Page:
These exercises/questions are meant to help us grapple with the Scripture(s) related to this morning’s sermon.

1. Read more regarding “the collection” spoken of here: Rom. 15.26-29 and Gal. 2.1-10.

2. Read 1 Cor. 16.1-3 closely. When are the funds saved? When is the money collected?

3. Read Ex. 16.1-18 (the context of the quotation of Ex. 16.15 in 2 Cor. 8.15).

Reflection

These questions assist our sharing what we sense God’s Spirit is doing with us in our encounter with God’s word.

1. What is the significance of saving funds specifically “on the first day of every week”?

2. Some say: “This text teaches we can only give to ‘the saints.’” How do you respond?

3. Nowhere is “God” or “Jesus” named in the texts above. Where is God in all of this?

4. “The goal is equality.” What would it look like if Christians achieved this goal?

Response

These ideas/suggestions are for your use beyond the group meeting; to aid in living out today’s message in the coming days.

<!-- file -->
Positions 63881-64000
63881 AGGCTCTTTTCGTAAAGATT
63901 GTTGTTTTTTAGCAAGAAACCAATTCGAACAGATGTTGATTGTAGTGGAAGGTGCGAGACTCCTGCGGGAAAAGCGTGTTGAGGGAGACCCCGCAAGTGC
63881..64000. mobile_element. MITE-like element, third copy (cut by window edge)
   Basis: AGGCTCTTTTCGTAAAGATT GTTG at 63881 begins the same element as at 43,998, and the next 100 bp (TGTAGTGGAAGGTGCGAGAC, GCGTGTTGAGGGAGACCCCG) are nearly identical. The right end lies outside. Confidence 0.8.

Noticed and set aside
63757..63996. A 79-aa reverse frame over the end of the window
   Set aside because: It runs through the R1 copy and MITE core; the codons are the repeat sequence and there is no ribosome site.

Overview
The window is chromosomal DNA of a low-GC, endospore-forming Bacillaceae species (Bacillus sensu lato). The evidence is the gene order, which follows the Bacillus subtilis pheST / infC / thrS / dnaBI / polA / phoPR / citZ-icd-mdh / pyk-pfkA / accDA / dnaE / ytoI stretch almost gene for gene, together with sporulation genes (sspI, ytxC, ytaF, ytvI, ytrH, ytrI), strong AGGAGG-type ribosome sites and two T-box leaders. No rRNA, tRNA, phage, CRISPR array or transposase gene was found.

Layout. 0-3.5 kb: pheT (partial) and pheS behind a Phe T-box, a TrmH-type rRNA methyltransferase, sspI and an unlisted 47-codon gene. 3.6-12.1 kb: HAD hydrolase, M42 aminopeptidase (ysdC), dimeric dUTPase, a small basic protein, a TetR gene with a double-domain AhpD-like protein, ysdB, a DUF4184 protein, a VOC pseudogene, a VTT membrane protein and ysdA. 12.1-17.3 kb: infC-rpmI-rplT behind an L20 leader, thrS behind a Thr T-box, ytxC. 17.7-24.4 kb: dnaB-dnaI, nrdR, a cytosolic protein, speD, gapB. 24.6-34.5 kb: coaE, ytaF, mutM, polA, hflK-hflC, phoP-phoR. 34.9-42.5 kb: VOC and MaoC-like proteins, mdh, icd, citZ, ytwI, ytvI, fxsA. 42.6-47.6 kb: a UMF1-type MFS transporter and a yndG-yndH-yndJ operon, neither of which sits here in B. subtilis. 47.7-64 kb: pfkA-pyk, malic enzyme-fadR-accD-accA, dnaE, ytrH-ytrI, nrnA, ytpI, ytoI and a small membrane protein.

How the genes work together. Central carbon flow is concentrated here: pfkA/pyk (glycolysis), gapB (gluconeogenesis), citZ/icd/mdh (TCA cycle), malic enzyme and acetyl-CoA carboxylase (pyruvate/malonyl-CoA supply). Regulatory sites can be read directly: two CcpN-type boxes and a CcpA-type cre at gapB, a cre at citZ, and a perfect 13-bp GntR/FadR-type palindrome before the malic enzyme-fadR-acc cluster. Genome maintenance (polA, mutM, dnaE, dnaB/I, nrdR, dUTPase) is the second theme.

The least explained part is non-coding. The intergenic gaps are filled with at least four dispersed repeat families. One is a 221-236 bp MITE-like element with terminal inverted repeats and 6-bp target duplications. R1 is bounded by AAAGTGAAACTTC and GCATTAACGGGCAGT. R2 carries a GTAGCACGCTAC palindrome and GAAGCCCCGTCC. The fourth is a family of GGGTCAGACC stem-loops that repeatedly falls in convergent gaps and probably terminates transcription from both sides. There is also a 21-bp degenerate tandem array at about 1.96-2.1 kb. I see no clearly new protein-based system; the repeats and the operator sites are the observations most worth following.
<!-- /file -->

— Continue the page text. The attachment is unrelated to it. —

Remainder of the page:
1. Over the next four months, “put aside and save” some money to give to a ministry in this church family you believe has some needs (i.e. – your own “special contribution”).

LIFE group guide: come together anyway

 

NOTE: Following is the discussion guide we’ll use in our LIFE groups at MoSt Church tomorrow (Jan. 12). This guide will enable your follow-up of my sermon that morning. This sermon is the second in a series entitled Gatherings. This series will run through the month of January.

To find previous group discussion guides, look under the category title “LIFE group guides” and you’ll find an archive of previous issues.

Reason

Stated in a single sentence, this is the purpose of this sermon series, or this particular sermon in a series.

To explore and emphasize the importance of our gathering together as a church.

Revelation

These Scriptures form some of the foundation of this morning’s sermon.

• I have a serious concern to bring up with you … I’ll put it as urgently as I can: You must get along with each other. You must learn to be considerate of one another, cultivating a life in common. I bring this up because some … brought a most disturbing report to my attention—that you’re fighting among yourselves! I’ll tell you exactly what I was told: You’re all picking sides, going around saying, “I’m on Paul’s side,” or “I’m for Apollos,” or “Peter is my man,” or “I’m in the Messiah group.” (1 Corinthians 1.10-12)